The manufacturer of my medical device has provided a Lithium-ion battery with these characteristics:

  • 97 Wh
  • Output 3.75 A
  • Input 100-240 V, 50-60 Hz, 1.0-1.5 A
  • Protection: overcharge, overdischarge, excess current, short circuit, high temperature

The manufacturer is unable to provide any assistance for charging the battery from any source except a wall outlet.

I would like to take a high mountain trek and use PV panels to charge this battery. What components will I need to charge this battery? What rating for the portable solar panel? What components to connect the PV panel to the battery?

Many who depend on electrical medical equipment will be very grateful for your answer.

Please let me clarify: This battery powers a CPAP machine which I need but is not life-supporting. I will not die and nobody will sue you if this charging system doesn't work.

I intend to include a photo below (if I can figure out how to do it). Here is the info printed on the battery:

  • input 24 V 1.64 A
  • output 24 V 3.75 A
  • "Charge using power supply R360-760, 369102, or 370001 only"

I can get a 100 W flexible solar panel. I would like it to charge this battery in 4-5 hours.

You guys are great! Thank you for your interest!

  • 3
    \$\begingroup\$ Is this life supporting equipment? I am not sure I would want to offer any advice for fear that something might go wrong and someone down the line might elect to sue me. Still, in order to have a chance at a decent answer, what is the voltage of the battery pack? The voltage you have given as an input is the AC input voltage for the charger. Not the battery output voltage. 97Wh sounds like maybe 11 or 12 18650 cells. Maybe. Also, please post a picture of the battery pack. Any text on the pack should be legible in the picture. \$\endgroup\$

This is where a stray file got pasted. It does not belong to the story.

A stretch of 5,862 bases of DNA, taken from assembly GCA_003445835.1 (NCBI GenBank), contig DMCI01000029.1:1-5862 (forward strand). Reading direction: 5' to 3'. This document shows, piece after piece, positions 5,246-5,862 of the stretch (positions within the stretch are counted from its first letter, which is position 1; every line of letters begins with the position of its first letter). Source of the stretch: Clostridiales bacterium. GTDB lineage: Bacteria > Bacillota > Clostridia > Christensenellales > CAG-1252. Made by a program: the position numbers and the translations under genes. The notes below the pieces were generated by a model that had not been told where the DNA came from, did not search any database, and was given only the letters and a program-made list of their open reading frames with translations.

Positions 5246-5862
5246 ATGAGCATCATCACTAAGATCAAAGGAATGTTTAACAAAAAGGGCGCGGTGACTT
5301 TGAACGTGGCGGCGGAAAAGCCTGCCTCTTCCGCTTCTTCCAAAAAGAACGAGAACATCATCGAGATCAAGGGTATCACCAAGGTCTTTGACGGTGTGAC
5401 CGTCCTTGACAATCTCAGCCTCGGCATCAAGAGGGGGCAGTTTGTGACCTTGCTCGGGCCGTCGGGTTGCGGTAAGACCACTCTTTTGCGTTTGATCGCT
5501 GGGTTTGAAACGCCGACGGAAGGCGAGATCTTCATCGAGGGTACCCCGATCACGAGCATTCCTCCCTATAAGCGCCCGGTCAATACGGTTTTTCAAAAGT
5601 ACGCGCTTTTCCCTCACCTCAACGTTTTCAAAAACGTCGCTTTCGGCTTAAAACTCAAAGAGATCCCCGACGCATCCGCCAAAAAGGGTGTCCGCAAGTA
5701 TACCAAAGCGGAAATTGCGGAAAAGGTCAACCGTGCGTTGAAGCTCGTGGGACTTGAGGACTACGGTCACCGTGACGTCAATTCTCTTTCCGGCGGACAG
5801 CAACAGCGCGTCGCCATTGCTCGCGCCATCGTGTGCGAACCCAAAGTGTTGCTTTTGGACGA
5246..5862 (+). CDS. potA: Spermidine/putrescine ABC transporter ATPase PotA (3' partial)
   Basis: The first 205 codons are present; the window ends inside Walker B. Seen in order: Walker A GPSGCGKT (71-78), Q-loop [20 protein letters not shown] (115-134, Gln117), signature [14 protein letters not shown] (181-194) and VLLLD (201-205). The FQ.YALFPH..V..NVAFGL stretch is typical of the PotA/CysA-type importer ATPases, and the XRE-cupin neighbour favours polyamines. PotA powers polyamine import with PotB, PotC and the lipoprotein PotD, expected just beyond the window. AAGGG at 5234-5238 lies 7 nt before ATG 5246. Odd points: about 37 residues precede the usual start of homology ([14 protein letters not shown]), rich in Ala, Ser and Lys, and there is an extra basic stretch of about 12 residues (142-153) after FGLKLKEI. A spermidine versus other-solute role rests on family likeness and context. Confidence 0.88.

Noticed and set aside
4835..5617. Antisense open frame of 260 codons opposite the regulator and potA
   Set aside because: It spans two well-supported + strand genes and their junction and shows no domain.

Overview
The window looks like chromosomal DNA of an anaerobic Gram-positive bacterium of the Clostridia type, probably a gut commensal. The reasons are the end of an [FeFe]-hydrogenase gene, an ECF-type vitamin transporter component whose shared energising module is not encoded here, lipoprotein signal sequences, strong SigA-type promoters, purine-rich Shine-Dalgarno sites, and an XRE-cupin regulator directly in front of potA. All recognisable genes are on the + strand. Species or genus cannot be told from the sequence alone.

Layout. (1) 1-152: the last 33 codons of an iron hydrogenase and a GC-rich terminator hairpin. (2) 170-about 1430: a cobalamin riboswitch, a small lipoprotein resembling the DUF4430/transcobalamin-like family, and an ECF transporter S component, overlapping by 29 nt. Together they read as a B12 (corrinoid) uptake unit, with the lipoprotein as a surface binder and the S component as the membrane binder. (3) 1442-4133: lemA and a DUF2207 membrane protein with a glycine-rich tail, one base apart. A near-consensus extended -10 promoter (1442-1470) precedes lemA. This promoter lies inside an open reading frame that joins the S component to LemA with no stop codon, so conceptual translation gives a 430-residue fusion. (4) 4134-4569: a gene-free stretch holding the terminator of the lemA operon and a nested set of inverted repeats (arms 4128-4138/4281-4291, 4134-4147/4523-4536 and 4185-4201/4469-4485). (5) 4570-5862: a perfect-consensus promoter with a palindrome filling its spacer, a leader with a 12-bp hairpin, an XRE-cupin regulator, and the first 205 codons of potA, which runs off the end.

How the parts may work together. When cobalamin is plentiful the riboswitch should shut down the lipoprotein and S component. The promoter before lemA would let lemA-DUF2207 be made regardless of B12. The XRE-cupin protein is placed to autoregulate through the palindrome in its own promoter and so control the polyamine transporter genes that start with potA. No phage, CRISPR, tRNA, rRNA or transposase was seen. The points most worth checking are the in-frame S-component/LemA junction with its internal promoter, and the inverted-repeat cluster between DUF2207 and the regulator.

– user57037
    Commented Apr 17, 2017 at 3:15
  • \$\begingroup\$ Also, how fast do you want to charge it? To a first approximation, you can calculate the required panel using 97 Wh / charge time *1.5 de-rating factor. So for 1 hour charging, you would need around 150W panel (big). \$\endgroup\$
    – user57037
    Commented Apr 17, 2017 at 3:16
  • 1
    \$\begingroup\$ If you are willing to viod the warranty, there are endlessly posibilities. If not, a huge solar panel and in inverter would be just about the only way. \$\endgroup\$
    – winny
    Commented Apr 17, 2017 at 6:55
  • 1
    \$\begingroup\$ Pack an EPIRB in-case anything goes wrong. \$\endgroup\$ Commented Apr 17, 2017 at 7:04
  • \$\begingroup\$ Their battery product is for at-home for overnight power outages, not camping. Honestly I would tell them which dark hole they can shove their CPAP, since their whole thing there is a scam to lock you into their hardware and force you to pay more. I would get with CPAP communities and have them help you find a CPAP that has lower power requirements to begin with, and then has a tolerant "12 volt" input on the unit proper. You can spot this because it'll offer a car cigarette lighter cord that is only made of wires, with no embedded silicon. When you have that, this problem becomes easy. \$\endgroup\$ Commented Jan 26, 2023 at 20:24

1 Answer 1


You have at least two options. The power from the panel can go 1) through a "charger" that produces 24V DC @ 2A, or 2) through an "inverter" that produces 120V AC @ 2A.
The advantage of option 2) is that you can plug your device just like you normally do (wall plug), but is less power efficient.
The advantage of option 1) is that it is more power efficient, but you have to "pull out" the battery and connect it to the charger.
The equipment for either method is readily available on eBay (less than $100).
Your 100W panel should be able to charge your battery in 2 to 3 hours.

Just remember that Li batteries can burst into flames. Make sure the charger is current and voltage limited!

  • \$\begingroup\$ If bursting into flames is an issue, maybe not buy that stuff on eBay lol. \$\endgroup\$ Commented Jan 26, 2023 at 20:25

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